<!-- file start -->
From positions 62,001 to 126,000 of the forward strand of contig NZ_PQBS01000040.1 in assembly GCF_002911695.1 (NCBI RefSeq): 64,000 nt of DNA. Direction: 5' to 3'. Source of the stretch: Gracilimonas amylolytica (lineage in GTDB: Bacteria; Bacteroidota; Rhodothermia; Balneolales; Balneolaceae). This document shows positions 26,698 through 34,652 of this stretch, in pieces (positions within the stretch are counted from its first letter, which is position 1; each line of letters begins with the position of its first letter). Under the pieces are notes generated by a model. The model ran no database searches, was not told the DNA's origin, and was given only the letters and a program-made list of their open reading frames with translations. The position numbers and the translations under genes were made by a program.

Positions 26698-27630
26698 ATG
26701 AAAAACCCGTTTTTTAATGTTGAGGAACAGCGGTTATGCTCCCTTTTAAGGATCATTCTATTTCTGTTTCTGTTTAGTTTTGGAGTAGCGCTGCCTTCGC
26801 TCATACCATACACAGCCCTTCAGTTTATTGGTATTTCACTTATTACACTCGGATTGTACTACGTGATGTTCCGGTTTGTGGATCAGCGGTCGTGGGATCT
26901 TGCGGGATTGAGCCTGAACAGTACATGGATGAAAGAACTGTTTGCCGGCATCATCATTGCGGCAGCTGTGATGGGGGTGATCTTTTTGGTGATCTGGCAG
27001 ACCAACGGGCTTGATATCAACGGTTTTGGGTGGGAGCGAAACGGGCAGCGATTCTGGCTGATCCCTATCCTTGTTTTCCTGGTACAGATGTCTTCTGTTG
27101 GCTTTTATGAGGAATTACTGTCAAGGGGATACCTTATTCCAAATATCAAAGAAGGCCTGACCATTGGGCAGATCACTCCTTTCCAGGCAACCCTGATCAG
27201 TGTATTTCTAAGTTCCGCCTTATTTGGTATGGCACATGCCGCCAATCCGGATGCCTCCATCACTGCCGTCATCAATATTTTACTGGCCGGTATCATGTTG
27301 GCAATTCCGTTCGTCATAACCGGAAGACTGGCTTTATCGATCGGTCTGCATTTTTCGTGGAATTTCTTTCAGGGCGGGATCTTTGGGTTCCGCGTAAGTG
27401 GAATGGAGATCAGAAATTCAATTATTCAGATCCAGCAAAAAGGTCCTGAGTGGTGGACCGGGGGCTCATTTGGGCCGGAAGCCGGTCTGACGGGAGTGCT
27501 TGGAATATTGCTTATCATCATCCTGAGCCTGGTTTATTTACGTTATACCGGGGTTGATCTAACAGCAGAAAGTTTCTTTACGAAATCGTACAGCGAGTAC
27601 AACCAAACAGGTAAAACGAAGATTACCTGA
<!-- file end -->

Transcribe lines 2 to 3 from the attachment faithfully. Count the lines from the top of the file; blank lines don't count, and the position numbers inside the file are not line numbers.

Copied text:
Positions 26698-27630
26698 ATG